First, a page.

Aspirin is one of the first-line drugs used in the treatment of migraine, bringing relief in 50–60% of the cases. It is as effective as a newer triptan medication sumatriptan (Imitrex) and other painkillers such as paracetamol (acetaminophen) or ibuprofen. The combination of aspirin, paracetamol (acetaminophen) and caffeine (Excedrin) is even more potent. For the treatment of migraine headache, this formulation works better than any of its three components taken separately, better than ibuprofen and better than sumatriptan. Similarly to all other medications for migraine, it is recommended to take aspirin at the first signs of the headache, and it is the way these medications were used in the comparative clinical trials. Aspirin alleviates pain in 60–75% of patients with episodic tension headaches. It is equivalent to paracetamol (acetaminophen) in that respect, except for the higher frequency of gastrointestinal side effects. Comparative clinical trials indicated that metamizole and ibuprofen may relieve pain faster than aspirin, although the difference becomes insignificant after about 2 hours. The addition of Caffeine in a dose of 60–130mg to aspirin increases the analgesic effect in headache. The combination of aspirin, paracetamol (acetaminophen) and caffeine (Excedrin) is still more effective, but at the cost of more stomach discomfort, nervousness and dizziness.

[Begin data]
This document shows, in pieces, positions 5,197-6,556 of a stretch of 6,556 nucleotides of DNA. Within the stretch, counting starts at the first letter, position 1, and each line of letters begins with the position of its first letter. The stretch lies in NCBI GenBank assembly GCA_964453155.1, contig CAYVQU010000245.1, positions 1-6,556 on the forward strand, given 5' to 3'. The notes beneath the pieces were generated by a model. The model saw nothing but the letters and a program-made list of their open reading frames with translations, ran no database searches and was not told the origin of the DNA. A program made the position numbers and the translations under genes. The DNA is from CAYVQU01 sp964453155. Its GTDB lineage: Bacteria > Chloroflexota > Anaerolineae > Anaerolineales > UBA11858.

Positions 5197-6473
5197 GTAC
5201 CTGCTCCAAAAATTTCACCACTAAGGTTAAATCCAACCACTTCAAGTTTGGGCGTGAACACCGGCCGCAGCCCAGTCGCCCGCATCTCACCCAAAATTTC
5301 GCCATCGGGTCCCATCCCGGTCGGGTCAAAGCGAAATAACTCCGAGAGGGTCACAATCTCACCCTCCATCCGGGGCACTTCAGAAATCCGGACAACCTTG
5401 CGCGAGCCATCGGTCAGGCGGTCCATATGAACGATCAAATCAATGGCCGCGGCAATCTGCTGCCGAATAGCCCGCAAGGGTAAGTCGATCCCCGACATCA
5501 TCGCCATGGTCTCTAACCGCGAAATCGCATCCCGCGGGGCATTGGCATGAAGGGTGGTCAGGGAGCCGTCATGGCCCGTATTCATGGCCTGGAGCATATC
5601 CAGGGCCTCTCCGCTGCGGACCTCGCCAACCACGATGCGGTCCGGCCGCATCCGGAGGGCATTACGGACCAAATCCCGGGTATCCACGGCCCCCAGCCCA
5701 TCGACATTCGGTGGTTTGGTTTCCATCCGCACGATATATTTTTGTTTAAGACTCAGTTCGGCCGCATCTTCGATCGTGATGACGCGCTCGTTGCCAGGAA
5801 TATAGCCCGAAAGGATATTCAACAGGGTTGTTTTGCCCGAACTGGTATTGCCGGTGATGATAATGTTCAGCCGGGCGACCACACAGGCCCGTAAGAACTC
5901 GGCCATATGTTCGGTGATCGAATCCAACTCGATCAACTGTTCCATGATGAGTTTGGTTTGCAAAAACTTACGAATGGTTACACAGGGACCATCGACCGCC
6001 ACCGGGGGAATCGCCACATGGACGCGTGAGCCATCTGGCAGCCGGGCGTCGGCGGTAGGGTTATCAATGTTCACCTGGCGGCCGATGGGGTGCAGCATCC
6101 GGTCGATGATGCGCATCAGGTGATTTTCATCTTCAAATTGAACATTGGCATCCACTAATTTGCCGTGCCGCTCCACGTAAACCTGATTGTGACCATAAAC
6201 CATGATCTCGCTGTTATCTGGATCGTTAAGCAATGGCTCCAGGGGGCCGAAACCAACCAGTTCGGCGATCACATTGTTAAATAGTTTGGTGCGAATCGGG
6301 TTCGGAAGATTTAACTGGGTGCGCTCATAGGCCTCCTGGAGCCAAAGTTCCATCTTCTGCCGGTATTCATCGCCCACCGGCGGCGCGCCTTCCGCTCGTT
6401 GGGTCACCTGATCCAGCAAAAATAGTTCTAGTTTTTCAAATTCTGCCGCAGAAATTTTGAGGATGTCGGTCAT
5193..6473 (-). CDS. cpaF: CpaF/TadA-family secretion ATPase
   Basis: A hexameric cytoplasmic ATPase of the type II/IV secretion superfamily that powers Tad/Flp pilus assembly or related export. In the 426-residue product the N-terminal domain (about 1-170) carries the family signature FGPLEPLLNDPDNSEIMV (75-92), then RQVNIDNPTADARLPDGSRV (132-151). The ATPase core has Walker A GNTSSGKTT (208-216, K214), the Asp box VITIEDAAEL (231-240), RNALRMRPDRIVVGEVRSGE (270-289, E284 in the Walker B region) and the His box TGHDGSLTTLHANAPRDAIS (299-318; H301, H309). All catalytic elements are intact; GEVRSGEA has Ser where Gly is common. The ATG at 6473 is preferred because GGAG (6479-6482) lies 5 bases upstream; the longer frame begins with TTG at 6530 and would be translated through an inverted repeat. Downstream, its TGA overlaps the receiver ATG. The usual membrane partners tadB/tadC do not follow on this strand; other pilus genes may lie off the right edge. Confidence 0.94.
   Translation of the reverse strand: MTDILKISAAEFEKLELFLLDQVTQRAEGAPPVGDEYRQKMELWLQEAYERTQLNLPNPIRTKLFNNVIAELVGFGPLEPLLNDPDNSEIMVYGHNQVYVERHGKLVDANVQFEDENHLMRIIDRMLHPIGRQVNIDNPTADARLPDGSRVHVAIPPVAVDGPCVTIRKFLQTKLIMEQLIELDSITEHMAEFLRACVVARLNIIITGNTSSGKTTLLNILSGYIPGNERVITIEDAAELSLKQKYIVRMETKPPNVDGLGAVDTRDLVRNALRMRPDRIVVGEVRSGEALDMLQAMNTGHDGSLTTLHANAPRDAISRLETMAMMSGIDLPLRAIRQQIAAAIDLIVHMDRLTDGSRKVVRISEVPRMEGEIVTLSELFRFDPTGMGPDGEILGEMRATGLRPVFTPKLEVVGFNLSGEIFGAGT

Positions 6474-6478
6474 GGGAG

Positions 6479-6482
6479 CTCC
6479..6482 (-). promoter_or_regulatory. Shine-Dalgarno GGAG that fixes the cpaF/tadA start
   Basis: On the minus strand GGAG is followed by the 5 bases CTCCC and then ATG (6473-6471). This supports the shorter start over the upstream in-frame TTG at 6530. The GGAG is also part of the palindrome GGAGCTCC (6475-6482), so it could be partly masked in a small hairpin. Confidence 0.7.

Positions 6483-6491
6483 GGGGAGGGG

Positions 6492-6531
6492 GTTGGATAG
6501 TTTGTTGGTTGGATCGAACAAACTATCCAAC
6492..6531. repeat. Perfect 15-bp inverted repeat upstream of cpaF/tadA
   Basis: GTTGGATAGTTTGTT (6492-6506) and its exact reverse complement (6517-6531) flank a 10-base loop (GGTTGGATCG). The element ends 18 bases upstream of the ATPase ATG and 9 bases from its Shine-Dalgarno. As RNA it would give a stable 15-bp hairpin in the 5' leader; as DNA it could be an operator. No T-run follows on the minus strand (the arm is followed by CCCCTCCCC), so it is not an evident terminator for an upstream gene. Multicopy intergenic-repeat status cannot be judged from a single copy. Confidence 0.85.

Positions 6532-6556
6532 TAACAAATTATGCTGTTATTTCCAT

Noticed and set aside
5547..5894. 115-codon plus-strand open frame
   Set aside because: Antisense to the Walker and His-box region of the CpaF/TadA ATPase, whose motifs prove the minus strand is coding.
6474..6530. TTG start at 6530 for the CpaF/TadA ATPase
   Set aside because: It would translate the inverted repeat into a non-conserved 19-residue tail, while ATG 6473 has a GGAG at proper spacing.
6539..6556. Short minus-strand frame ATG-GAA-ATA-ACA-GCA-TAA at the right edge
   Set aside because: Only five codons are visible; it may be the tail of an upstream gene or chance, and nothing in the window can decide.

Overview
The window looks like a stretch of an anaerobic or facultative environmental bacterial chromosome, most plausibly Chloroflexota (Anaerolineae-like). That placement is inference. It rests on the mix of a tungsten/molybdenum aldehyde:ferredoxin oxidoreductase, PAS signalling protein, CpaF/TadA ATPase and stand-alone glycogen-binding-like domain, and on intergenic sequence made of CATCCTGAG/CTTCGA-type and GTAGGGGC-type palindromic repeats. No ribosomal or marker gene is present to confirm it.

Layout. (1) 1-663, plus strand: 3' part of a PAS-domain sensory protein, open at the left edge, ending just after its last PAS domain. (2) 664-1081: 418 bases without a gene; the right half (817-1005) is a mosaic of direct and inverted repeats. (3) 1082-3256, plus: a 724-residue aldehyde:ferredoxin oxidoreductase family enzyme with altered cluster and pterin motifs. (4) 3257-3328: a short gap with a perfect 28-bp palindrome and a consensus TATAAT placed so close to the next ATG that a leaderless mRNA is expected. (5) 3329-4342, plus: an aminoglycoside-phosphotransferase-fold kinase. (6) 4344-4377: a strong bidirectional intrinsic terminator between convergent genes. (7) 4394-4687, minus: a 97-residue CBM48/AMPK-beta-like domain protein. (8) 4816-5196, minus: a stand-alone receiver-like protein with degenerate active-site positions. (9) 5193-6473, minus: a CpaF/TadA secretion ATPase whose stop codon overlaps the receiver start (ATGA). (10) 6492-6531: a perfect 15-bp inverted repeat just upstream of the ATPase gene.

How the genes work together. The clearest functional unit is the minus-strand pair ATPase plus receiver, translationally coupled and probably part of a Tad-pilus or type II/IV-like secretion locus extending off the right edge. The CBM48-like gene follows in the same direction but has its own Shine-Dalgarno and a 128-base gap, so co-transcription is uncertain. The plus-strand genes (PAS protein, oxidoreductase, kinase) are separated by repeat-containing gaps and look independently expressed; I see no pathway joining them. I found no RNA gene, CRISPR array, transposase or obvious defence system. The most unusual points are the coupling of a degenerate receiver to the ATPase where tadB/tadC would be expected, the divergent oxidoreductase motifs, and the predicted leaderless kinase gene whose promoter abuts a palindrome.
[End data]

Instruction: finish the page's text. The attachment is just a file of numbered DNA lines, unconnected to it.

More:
In general, aspirin works well for dull, throbbing pain; it is ineffective for pain caused by most muscle cramps, bloating, gastric distension and acute skin irritation. The most studied example is pain after surgery such as tooth extraction, for which the highest allowed dose of aspirin (1 g) is equivalent to 1 g of paracetamol (acetaminophen), 60mg of codeine and 5mg of oxycodone. Combination of aspirin and caffeine, generally, affords greater pain relief than aspirin alone. Effervescent aspirin alleviates pain much faster than aspirin in tablets (15–30 min vs. 45–60 min). Nevertheless, as a post-surgery painkiller, aspirin is inferior to ibuprofen. Aspirin has higher gastrointestinal toxicity than ibuprofen. The maximum dose of aspirin (1 g) provides weaker pain relief than an intermediate dose of ibuprofen (400mg), and this relief does not last as long. A combination of aspirin and codeine may have a slightly higher analgesic effect than aspirin alone; however, this difference is not clinically meaningful. It appears that ibuprofen is at least equally, and possibly more, effective than this combination. According to a meta-analysis of clinical trials for menstrual pain, aspirin demonstrated higher efficacy than placebo but lower one than ibuprofen or naproxen, although maximum doses of aspirin were never used in these trials. The authors concluded that ibuprofen has the best risk-benefit ratio. Aspirin did not ease pain during cycling exercise, while caffeine, surprisingly, was very effective. Similarly, aspirin, codeine or paracetamol (acetaminophen) were not better than placebo for muscle soreness after exercise.